Friday, September 3, 2010

How can I help?

I found this great link yesterday when I was looking up random NICU information. I agree nearly 100% with it so I thought I'd post it over here too... It's mostly specifically about premature babies (as probably 90% of NICU babies are there because of prematurity - that's my estimate from my limited experience in NICU anyway). But whatever reason a baby is in NICU, I think the principles below generally hold pretty true.

1. Don't judge the parent's reactions. There is no right or wrong way to deal with a premature birth.
2. Don't compare the baby's needs to those of a full-term baby OR to other preemies.
3. Don't just say "Call me if you need something." Do something! You can provide dinners, do yard work, go grocery shopping, offer to drive them to the hospital, and/or clean their house.
4. Be available when parents ask for help. If we ask for help, that means we needed it a long time ago.
5. Don't discuss the possibility of death or severe complications unless the parents initiate it.
6. Be inconvenienced. Helping someone should not always be bound by our comfort zones and busy schedules.
7. Buy appropriate gifts for the family, such as disposable cameras, calling cards, rolls of quarters, snacks, magazines, photo albums, journals, scrapbooks, and gift cards.
8. Support and praise a mother who is pumping breast milk during the baby's hospitalization. If is very difficult to maintain a milk supply when the baby is unable to nurse directly from the breast.
9. Baby-sit free of charge if the parents have older children. You can do this so parents can visit the hospital together or go out on a date.
10. When asking about the baby's progress, always listen carefully to the parent's response. Then, the next time you speak with them, refer back to the last thing they told you.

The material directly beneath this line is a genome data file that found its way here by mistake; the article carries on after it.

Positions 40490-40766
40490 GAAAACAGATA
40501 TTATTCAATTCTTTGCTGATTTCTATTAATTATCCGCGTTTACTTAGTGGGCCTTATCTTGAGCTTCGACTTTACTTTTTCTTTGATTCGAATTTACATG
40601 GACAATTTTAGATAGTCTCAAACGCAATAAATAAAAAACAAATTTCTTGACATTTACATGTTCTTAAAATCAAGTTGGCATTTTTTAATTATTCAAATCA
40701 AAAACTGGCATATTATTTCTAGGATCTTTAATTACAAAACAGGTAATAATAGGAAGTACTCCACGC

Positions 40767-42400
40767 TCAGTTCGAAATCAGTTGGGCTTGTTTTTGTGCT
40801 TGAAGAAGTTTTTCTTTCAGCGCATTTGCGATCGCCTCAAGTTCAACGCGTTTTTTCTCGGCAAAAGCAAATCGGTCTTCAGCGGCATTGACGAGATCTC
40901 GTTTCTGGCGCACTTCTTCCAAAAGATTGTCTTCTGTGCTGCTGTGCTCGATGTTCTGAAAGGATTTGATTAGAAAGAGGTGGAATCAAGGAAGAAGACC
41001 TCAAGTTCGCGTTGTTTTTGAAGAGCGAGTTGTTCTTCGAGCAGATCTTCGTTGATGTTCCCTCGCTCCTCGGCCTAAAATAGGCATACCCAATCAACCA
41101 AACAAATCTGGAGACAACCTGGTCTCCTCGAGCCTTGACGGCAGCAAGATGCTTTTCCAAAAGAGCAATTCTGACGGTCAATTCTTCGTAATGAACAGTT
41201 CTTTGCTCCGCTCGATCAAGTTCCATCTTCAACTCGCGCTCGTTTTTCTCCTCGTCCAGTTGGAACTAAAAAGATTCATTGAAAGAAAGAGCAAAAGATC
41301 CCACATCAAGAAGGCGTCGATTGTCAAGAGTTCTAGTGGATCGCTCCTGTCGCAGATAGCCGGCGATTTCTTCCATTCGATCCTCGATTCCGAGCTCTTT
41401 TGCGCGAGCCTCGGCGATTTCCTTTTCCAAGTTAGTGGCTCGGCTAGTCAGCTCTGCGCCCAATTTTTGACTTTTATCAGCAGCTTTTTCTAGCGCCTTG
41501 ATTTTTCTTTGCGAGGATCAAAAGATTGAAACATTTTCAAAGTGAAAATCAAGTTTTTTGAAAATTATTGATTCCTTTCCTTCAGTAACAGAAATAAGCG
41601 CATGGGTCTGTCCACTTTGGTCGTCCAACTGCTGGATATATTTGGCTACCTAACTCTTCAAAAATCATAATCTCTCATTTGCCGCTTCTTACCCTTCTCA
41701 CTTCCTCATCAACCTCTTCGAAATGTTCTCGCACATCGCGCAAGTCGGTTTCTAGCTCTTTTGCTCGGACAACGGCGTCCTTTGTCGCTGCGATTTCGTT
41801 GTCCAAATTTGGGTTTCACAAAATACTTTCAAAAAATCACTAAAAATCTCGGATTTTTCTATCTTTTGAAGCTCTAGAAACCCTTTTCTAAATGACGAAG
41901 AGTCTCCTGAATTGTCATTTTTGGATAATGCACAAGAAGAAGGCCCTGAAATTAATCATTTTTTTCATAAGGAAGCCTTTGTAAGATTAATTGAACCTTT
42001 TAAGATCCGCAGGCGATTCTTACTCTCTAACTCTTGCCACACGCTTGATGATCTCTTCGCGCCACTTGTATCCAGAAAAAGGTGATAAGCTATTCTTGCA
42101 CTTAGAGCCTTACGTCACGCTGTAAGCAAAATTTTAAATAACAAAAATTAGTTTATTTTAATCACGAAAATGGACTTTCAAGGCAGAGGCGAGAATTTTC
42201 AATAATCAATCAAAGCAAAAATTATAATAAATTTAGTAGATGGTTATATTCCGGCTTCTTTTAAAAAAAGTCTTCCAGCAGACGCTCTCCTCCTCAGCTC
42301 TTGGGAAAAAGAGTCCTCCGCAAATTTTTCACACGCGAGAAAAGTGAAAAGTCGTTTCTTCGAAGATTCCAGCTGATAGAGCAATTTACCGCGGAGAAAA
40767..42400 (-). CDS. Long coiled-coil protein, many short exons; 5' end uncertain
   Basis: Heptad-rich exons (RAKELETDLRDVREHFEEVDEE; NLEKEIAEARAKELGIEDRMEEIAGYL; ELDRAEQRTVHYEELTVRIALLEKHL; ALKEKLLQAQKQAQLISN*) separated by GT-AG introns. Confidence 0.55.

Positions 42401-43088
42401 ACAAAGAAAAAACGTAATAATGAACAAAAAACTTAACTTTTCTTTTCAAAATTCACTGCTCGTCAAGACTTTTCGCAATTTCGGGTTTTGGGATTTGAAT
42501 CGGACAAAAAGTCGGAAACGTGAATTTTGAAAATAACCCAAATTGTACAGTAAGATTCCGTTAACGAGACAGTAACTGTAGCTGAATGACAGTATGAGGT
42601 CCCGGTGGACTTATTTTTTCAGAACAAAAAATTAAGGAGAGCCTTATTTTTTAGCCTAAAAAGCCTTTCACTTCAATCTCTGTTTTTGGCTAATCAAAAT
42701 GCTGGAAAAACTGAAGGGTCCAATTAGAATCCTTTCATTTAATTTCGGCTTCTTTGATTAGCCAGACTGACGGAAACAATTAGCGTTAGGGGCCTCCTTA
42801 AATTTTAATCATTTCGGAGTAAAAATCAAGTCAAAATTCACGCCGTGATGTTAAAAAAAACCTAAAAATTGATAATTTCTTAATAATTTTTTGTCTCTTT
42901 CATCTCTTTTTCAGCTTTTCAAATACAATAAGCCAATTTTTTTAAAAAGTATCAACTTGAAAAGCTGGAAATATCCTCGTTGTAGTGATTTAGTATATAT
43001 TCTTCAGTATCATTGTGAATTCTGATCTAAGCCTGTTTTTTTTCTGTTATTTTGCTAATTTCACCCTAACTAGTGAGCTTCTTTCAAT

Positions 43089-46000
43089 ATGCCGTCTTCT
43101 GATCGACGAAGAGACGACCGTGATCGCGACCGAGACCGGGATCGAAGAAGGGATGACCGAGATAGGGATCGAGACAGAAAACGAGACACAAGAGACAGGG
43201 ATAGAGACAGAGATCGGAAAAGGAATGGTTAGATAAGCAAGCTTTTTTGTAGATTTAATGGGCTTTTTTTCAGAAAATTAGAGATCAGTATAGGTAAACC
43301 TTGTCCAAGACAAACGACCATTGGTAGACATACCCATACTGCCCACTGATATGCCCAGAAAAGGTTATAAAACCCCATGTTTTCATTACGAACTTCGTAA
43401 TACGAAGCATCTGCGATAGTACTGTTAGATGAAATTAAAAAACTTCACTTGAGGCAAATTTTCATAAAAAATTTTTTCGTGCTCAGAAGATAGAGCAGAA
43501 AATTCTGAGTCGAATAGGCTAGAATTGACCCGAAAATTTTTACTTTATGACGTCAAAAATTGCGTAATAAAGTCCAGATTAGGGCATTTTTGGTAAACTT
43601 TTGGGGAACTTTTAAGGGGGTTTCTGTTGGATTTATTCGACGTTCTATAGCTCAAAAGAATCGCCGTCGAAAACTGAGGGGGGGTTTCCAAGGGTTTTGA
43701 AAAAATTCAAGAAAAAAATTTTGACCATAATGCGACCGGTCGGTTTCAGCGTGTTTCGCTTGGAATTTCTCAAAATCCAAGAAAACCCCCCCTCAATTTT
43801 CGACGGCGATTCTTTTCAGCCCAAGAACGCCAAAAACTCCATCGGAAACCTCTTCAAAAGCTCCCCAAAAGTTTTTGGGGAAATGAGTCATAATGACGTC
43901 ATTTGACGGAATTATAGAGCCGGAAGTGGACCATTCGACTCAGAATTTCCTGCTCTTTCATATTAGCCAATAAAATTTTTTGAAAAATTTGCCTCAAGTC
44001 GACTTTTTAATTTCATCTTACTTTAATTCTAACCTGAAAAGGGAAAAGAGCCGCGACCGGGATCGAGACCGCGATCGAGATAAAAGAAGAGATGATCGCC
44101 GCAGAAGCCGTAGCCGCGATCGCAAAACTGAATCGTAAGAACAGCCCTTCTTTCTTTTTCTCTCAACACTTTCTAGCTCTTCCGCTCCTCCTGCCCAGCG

11. Offer encouragement during setbacks and gently remind parents of previous obstacles the baby has overcome.
12. Don't ask "when is she coming home?" The parents want the baby to come home too, but there are no quick fixes in the NICU. Besides, they will let everyone know when the time finally comes!
13. Don't be fooled by smiling faces. Just because the parents are smiling doesn't mean everything is going well.
14. Don't offer too much unsolicited advice.
15. Show interest in the baby and the parents throughout the hospitalization and after the baby has been home a while.
16. Make sincere compliments about the baby whenever you're visiting the hospital or looking at photos.
17. Don't compare their experience with someone else's hospitalization.
18. Offer a hug when the parents are expressing grief.
19. Avoid discussing disappointing news or concerns within hearing distance of older siblings. The older children are suffering as well.
20. Nicely recommend that counseling be sought when parents show signs of losing control.


  1. May I add one to the list?

    -Don't say to someone with a sick child "I know how you feel, when my Mom/Dad was sick/died..." because they are NOT the same.

  2. How I wish I would have found your blog in April. We were told that our unborn child most likely had SD, and we were also counseled to terminate, and we were told this several times. In the end it turned out to be a severe case of IUGR. We spent seven weeks in the NICU and just brought her home last week.

    You are handling this with so much more grace than I did. I was depressed and anxious and so angry with God. Your blog would have been such an encouragement to me.

    Anyway, I have spent the last two hours reading your blog, and I know this...Your beautiful baby girl is so fortunate to have you as her mother. You have unconditionally loved her and trusted in God. What could be better than that? Also, you are very fortunate to have her. What a gift you have been given in her.

    Thank you for sharing the song by Mark Shultz. My husband and I listened to that a few minutes ago and cried. It was our story.